As Seward remarked, the events of the mid-1850s threw into sharp relief how two different democracies, shaped by slavery, had arisen within the same nation. Although some southern franchises and systems representation were, in fact, more equal than others, slaveholders, normally wealthy slaveholders, held a commanding power in the courts and legislatures throughout the South. By contrast, power was more dispersed and most of the North, where ordinary farmers and even wage earners not only voted but also held state offices. Southern politics could brook no criticism of slavery for fear of destabilizing the system; northerners were free to write and say whatever they wanted to about any political subject. In Kansas, upholders of southern- style popular sovereignty had flagrantly rigged elections, violently seized control of polling places, and turned democracy into a mockery – and had gained federal sanction from a doughface Democrat bullied into compliance by Slave Power congressmen and cabinet members. When an elected northern Republican had the temerity to call the bullies to account, one of them cut him down and beat him mercilessly on the floor of the U.S. Senate.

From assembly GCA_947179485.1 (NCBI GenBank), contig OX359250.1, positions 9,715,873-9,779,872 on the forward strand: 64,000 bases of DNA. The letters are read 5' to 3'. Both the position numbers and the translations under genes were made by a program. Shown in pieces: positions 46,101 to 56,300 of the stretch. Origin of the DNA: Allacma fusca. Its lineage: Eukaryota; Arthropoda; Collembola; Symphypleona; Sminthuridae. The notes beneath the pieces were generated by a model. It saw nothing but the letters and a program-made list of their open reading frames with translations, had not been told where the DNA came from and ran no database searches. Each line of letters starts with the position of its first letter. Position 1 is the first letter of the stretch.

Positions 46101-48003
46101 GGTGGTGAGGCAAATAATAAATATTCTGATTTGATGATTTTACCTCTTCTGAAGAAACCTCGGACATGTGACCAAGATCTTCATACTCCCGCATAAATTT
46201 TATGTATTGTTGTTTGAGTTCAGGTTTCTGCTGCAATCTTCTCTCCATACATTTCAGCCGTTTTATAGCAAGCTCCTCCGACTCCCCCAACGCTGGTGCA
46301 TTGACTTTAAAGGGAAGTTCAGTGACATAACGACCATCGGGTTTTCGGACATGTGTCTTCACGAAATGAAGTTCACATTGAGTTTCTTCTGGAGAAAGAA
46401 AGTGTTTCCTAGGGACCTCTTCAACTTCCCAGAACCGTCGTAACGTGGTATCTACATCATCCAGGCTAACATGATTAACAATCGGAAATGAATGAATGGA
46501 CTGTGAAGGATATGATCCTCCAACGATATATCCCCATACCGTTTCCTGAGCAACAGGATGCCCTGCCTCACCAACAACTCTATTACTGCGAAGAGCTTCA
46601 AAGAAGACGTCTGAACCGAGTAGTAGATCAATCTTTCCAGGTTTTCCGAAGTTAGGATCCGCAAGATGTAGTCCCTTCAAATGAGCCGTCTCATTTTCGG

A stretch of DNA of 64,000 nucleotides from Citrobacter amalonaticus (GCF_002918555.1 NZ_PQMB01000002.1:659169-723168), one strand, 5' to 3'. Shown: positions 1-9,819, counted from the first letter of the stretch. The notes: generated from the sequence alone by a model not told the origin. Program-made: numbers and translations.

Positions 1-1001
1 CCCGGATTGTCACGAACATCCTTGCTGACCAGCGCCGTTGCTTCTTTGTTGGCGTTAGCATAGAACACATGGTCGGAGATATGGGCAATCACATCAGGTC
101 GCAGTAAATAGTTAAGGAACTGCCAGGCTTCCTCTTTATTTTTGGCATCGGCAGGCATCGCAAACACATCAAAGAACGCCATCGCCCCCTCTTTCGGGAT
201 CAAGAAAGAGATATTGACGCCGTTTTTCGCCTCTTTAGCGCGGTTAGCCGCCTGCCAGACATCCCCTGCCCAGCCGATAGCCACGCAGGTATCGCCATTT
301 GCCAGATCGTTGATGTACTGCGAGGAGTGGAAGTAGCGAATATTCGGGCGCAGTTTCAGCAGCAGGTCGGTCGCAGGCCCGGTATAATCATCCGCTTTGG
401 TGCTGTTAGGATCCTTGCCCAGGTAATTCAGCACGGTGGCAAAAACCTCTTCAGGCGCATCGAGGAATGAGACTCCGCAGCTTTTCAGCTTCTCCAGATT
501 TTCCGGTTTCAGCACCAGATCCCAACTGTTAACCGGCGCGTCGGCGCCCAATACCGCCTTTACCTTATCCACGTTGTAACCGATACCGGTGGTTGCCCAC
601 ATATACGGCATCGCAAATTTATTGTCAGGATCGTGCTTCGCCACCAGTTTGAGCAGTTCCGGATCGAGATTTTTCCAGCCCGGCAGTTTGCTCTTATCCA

Monday, July 13, 2015
Friday, July 10, 2015
-- or at least into Italian.
This is the Italian translation of my 10-year-old monograph on late medieval formal combats, Deeds of Arms. Gesta d'Armi is the work of Benedetta Ermacora and Marco Signorini; it is published in Kindle format through the Italian branch of Amazon and is very reasonably priced.
I never thought I would write something that would attract this degree of international interest, and I am very pleased and complimented.
Order the Italian edition here, and the English-language hardback here.
Sunday, July 05, 2015